Alicia Has a Bad Day features a character that its author calls "sort of an alter-ego…. She is a strong, spunky, independent child who is not afraid of her own emotions, although she does not always understand them." A happy person by nature, Alicia wakes up on the "wrong side of the bed" one morning. When her dog, Neptune, does not even lick her face like he usually does, it puts her further out of sorts. She tries to shake off her bad mood by writing about it, playing her favorite music really loud and dancing, and going out to play. Of course, it rains; she gives up and crawls back into bed. Finally, Neptune cheers her up with a doggy kiss, and Alicia's day gets better. A Publishers Weekly contributor observed that "Jahn-Clough's simplistic brushwork, roughly hewn in straight-from-the-tube colors, wryly conveys surliness."

Jahn-Clough's spunky heroine returns in Alicia's Best Friends. In the work, Alicia is put on the spot when her four closest pals demand that she choose one of them as her favorite. She resolves the situation by acknowledging that each friend is special to her in a particular way. Jahn-Clough "once again presents a complex aspect of friendship in a way children will understand," wrote Ellen Mandel in Booklist. A Kirkus Reviews contributor stated that "the brightly hued illustrations sparkle with the energy and vivacity of Alicia's personality," and Gay Lynn Van Vleck, reviewing the book in School Library Journal, wrote that "childlike, multicultural cartoon paintings prove highly successful in using color to evoke mood."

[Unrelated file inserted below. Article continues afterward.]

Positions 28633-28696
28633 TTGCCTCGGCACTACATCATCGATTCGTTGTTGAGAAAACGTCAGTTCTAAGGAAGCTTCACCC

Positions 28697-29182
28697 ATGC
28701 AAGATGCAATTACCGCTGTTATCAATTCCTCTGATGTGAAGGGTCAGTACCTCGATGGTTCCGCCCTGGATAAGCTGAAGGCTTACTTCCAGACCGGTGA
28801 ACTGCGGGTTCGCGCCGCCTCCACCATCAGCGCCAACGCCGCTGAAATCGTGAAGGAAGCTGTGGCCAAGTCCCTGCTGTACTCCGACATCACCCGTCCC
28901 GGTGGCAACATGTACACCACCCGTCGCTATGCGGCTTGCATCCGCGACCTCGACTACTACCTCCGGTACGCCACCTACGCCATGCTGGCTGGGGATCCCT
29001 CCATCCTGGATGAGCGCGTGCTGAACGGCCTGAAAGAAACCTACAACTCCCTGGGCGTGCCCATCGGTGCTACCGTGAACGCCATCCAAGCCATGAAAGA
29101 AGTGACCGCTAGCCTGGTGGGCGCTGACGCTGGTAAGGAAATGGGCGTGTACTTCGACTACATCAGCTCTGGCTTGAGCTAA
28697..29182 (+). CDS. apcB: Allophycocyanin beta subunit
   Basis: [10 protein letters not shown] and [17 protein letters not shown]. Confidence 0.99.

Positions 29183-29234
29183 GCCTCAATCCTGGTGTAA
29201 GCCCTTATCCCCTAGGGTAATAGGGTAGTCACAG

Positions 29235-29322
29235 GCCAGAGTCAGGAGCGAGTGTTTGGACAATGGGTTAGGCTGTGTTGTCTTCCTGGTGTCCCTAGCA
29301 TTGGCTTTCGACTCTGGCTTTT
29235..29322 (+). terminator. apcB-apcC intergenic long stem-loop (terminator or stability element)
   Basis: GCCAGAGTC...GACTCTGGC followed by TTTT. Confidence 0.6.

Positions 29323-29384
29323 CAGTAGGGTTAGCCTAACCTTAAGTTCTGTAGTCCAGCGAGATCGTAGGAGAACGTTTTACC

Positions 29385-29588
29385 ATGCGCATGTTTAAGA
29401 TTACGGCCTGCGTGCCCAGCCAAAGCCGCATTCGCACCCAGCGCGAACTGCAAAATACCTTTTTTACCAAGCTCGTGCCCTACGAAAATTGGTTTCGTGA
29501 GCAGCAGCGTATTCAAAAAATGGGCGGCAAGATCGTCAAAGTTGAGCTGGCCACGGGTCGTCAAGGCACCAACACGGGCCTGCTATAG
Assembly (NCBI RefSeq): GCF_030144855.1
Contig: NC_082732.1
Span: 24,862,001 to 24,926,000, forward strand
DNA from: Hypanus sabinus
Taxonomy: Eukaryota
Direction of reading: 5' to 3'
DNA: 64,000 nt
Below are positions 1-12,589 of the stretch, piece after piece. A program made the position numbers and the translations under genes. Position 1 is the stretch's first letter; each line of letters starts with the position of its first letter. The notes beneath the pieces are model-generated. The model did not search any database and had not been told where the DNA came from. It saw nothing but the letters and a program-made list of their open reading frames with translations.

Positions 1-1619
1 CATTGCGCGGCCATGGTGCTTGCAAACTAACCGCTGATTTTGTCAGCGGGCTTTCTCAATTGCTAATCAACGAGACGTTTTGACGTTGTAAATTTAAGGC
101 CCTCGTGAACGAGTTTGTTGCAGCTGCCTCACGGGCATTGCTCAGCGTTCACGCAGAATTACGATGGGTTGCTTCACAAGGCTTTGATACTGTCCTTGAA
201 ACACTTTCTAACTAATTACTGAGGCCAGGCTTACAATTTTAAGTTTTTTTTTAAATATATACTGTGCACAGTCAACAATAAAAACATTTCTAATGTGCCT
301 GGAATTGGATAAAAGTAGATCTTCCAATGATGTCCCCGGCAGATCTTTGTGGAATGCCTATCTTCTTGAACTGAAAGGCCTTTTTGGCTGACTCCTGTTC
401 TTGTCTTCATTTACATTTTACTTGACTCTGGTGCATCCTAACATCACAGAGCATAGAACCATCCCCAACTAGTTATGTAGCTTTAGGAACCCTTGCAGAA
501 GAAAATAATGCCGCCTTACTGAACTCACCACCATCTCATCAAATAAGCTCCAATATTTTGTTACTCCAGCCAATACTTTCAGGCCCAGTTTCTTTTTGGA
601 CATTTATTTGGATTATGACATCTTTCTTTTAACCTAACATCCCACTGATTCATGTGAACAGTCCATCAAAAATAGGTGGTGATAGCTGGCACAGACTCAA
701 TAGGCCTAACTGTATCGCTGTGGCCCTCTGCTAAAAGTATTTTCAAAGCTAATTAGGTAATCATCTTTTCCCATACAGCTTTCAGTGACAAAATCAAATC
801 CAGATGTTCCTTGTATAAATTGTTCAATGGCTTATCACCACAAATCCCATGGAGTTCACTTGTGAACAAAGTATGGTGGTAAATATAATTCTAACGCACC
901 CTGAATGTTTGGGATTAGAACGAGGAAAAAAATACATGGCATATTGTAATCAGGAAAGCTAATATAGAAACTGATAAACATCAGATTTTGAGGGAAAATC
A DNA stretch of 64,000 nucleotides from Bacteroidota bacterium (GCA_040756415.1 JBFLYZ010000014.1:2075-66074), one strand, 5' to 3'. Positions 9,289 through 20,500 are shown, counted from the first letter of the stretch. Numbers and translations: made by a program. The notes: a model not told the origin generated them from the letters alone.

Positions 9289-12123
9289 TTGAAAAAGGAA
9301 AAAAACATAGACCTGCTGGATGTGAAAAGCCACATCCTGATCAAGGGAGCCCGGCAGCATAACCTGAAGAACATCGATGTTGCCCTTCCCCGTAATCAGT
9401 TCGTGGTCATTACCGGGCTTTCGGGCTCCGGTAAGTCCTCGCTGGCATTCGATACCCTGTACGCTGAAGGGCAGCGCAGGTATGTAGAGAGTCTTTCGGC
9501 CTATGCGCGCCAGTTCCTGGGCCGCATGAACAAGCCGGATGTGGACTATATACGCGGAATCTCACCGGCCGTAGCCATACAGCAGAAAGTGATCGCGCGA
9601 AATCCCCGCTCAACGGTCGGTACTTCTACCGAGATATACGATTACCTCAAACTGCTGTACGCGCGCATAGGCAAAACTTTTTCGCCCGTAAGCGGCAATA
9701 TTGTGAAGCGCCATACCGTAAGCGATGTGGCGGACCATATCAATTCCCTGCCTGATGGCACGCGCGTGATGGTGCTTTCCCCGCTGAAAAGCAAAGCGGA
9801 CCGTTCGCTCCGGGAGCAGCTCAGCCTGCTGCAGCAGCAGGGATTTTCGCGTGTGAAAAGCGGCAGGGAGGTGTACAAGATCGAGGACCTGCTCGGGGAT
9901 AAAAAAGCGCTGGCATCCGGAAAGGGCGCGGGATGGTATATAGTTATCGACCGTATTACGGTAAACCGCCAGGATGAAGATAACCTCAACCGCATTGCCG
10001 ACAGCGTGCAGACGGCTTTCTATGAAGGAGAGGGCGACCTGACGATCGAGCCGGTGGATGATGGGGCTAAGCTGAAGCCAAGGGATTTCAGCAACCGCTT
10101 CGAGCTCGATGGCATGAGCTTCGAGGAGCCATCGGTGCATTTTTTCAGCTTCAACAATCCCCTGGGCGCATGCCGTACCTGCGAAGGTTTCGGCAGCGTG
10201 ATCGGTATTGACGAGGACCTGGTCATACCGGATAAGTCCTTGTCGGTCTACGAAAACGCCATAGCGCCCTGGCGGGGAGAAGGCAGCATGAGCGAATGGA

[Image not available for copyright reasons]